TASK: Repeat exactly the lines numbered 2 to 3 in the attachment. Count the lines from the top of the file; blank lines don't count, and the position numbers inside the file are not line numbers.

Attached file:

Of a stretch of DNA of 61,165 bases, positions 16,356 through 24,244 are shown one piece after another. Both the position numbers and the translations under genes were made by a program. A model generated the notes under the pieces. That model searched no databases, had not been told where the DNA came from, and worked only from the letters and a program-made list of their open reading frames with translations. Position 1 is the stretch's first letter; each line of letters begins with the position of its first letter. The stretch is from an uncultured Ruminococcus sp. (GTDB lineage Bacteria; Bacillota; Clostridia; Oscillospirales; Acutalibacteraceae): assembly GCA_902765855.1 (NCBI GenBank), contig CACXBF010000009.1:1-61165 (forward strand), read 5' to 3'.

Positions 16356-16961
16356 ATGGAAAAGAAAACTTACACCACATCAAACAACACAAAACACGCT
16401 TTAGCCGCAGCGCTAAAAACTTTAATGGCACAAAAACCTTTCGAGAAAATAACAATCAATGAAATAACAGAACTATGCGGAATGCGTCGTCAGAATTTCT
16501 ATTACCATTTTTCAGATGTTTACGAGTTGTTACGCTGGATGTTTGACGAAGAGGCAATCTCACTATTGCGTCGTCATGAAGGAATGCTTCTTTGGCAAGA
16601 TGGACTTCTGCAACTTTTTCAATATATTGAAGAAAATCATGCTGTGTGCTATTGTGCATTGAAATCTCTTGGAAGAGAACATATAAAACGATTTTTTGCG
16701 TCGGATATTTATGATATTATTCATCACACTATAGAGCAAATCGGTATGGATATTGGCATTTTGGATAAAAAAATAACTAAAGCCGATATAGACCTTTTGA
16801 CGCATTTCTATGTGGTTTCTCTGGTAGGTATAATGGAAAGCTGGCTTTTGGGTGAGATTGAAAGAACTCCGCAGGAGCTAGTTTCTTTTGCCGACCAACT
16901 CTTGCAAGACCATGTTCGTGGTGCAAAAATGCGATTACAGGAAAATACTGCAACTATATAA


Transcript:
Positions 16356-16961
16356 ATGGAAAAGAAAACTTACACCACATCAAACAACACAAAACACGCT